I am a ‘Moonraker’, born in Wiltshire, but with a Dorset Mother and grew up a couple of miles from the supposed Moonrakers site, a large pond at Devizes. The story is that about 200 years ago, smugglers were there at night with their contraband when they heard that the Excise Officers were hard on their heels. The smugglers threw their barrels of  goods in the pond and held them under the surface with hayrakes. The Officers said “What are you doing ?” and the smugglers replied that the full moon had fallen in the pond (where could be seen its reflection) and they were trying to rake it out to restore it to the sky. The Excise men rode off, saying “You silly lot of … Moonrakers”, but the smugglers raked out their contraband and had the last laugh. Since then we have been known as Moonrakers.

In earlier times many of the early Wiltshire monuments, like Avebury and Stonehenge are thought to be related to the positions of the moon, as well as the sun.

Some months ago a TV programme ‘Pagans’ described a bronze disc, 12 inches (about 30 cm.) in diameter, 3,500 to 3,800 years old, found at Nebra in Saxony-Anholt, East Germany in a Bronze Age tomb in a forest. The disc was inlaid in gold with images of the sun, a crescent moon, and stars, including seven believed to represent the Pleiades, or Seven Sisters. The Pleiades set in the west at dawn about 10th March and in the east about 15th October, which coincides with the periods of sowing and harvesting. The disc was edged with a segment of gold around 82 degrees of the rim, suggested to represent the way in which the sunrise point on the horizon moves from midsummer to midwinter. So the disc could be a solstice indicator. On the opposite side the centre of the segments indicate the equinoxes. It must have resulted from observations over many days and nights. (At the latitude of Stonehenge the solar swing is between 80 and 81 degrees). The significance of the ‘Sky Disc’ is that it shows the celestial knowledge in Central Europe in the Bronze Age,  earlier than the astronomical images in Egypt and about the same time as the Heel Stone and Station Stones of Stonehenge, probably our first indicators of the solstice.

The same programme also described a gold “Wizards Hat” found in Berlin dating from about 1,000 BC. The hat had depictions of the sun and moon and a calendar covering 19 years.

Sir Patrick Moore writes that Sun worship goes back a long way, because we depend on what it sends us. He says that between 1387 and 1366 BC the Egyptian Pharaoh, Amenophis IV changed his name to Akhenaten and built a new capital city. Apparently, he or one of his minions wrote his ’Hymn to the Sun’. But obviously interest in the Sun went back further to Neolithic and Bronze Age times, perhaps associated with the beginning of agriculture.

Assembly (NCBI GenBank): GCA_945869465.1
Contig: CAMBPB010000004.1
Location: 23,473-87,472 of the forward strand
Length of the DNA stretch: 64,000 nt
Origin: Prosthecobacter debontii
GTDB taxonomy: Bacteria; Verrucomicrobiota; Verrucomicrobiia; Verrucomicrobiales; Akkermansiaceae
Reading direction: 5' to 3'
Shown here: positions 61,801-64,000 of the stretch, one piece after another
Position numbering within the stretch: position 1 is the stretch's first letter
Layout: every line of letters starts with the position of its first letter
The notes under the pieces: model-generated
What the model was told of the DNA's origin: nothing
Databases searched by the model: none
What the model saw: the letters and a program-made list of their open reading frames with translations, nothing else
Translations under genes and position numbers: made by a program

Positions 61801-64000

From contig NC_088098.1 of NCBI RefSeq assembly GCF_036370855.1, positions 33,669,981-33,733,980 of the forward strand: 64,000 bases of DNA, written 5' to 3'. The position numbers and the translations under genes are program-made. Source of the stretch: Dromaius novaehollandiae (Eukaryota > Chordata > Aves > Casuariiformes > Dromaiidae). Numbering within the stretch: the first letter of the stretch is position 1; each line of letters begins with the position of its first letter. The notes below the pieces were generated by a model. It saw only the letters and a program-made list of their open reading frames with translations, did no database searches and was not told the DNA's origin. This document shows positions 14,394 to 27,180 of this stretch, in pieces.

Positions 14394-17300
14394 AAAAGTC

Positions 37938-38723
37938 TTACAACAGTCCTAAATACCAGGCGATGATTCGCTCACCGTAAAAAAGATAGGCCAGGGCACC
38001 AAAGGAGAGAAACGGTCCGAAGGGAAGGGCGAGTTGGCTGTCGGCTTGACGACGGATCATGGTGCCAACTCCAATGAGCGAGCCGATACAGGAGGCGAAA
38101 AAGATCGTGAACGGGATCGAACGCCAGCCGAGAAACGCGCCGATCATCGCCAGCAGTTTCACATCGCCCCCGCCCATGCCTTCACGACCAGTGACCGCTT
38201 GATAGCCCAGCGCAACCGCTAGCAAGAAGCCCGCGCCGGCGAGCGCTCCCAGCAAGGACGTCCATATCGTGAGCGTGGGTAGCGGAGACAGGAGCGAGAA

The star cluster in Taurus the Bull, the Pleiades, is called the Seven Sisters because the average person can see 7 stars with the naked eye, although there are more to be seen by telescope. This group has been known from early times and was mentioned in Homer’s Odyssey and there is a legend in mythology that the seven beautiful sisters, strolling in a forest, were pursued by the hunter Orion. The gods placed them in the sky for safety, but they are still not far from Orion!

In a Radio 4 programme last year the astronomer Heather Couper described a bronze box, containing gears and believed to be an early mechanical computer, to determine the movements of  the moon, sun and planets. It was suggested that it may have been designed by Archimedes, or copied from Rhodes in about 200 BC. This is even more amazing than the ’Sky Disc’ or the film ‘The Golden Compass‘.

Years ago we always looked for the Man in the Moon, but now we all know the name of the first man on the moon – Neil Armstrong, followed by Edwin Aldrin, in 1969. But, as mentioned earlier, interest in the moon predates the written word and we have to look at the stone monuments to understand how our ancestors viewed it.

It is far easier now for us to look at and understand the heavens, with modern telescopes and television images from Hubble and so on. Also, we can see the whole of our stars in daylight, or on a cloudy night, by going to a planetarium. Telescopes and a planetarium are available at the Norman Lockyer Observatory at Sidmouth, which Bridport History Society will visit on 14th July. Pre-booking essential, contact 01308  488034.

Cecil Amor, Chairman, Bridport History Society, tel : 01308 456876